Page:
1 Comment

Ed Sanford's picture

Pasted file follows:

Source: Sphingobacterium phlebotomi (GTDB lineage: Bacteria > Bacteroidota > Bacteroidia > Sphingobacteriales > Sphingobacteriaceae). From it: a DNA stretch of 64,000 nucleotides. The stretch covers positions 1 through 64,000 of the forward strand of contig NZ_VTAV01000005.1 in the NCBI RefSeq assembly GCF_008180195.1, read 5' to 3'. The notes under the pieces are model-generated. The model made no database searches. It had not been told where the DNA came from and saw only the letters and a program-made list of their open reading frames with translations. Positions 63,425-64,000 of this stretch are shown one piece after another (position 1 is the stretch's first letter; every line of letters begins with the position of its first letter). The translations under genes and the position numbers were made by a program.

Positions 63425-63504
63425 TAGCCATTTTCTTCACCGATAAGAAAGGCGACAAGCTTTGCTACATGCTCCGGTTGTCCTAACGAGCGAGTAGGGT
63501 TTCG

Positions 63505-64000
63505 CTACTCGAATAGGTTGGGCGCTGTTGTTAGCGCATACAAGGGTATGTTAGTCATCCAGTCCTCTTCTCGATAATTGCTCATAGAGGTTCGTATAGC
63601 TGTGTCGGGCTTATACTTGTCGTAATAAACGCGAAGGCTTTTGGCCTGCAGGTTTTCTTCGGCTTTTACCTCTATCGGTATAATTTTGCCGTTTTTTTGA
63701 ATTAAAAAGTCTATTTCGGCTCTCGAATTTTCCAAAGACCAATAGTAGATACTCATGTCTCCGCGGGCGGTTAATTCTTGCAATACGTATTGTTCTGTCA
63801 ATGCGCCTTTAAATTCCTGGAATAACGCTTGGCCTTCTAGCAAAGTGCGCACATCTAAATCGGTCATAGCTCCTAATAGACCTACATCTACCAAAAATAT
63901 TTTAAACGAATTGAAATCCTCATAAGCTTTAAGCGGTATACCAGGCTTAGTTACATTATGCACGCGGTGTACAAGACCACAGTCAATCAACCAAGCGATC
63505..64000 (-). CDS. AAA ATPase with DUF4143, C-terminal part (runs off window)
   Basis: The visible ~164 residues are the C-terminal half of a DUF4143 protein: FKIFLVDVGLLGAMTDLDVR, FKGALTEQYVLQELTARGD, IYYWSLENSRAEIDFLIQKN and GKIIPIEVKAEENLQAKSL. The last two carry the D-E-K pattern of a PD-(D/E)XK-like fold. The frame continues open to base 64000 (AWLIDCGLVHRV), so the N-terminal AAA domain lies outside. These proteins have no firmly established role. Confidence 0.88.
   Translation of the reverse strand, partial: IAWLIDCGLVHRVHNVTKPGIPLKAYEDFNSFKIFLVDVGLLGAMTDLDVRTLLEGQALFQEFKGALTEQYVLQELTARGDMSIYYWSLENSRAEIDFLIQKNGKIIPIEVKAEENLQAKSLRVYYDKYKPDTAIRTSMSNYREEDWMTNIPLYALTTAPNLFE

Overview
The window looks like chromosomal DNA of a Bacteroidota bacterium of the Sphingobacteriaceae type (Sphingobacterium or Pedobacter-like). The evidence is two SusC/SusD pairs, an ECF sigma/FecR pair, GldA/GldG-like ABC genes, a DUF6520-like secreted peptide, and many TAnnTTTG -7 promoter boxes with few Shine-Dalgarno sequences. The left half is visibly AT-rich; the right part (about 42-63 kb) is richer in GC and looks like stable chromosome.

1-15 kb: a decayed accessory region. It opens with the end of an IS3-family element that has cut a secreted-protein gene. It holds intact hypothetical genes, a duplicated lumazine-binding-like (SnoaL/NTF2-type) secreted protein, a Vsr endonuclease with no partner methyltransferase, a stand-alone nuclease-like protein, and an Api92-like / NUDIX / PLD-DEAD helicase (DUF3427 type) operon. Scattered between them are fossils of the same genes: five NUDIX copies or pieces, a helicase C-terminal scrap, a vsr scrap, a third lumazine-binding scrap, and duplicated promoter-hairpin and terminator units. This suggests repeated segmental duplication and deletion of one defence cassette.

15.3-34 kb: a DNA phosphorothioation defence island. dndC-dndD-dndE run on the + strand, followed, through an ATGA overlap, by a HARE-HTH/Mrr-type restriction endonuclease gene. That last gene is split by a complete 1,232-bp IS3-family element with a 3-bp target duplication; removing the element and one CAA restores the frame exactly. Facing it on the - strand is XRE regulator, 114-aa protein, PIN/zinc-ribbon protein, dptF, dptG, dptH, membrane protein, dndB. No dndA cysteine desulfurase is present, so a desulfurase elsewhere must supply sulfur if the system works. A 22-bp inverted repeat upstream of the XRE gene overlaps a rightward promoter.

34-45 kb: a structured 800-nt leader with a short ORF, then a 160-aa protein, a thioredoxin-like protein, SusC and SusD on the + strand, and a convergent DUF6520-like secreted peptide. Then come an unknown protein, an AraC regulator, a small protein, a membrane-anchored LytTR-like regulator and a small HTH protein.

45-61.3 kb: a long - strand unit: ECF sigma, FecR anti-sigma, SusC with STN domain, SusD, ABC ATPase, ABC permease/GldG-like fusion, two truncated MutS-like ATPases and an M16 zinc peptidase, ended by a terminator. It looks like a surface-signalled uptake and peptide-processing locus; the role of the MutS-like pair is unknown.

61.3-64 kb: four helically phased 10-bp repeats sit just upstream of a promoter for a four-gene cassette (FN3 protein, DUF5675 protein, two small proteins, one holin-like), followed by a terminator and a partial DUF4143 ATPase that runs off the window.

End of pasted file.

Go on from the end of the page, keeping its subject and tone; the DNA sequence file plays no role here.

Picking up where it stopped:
Gold setting is necessary but not sufficient. As you set your goals, you must always examine opportunity. Some goals are just not realistic. For instance, I would not want to set a goal that involves becoming a retail store owner. With all the might you can muster, you probably won't compete well with Walmart and Amazon. Of course, if you could find a way to disrupt the entire industry, it might work. However, the odds are against you. This is to say that you have to study things carefully before setting goals. To be a photographer in the digital age, is tough slogging. The technology itself has created an excess supply thereby lowering the demand and potential income. Understanding this is Econ 101. When I was a young man, I sought my dream of being in a leadership position in a major corporation. In the 1970s when I started, the field was wide open. I started at the bottom and by the time I retired, I held a substantial position and was well compensated. Did I reach CEO... no, but my hard work and struggle allowed me to provide a very good life for my family and comfort in retirement including enough income to buy photography toys. The industry had huge opportunities. In the great book Think and Grow Rich, Napoleon Hill emphasized deep study and analysis as a part of the goal setting process. You may find out early that the goal itself was not adequately thought out... The Best!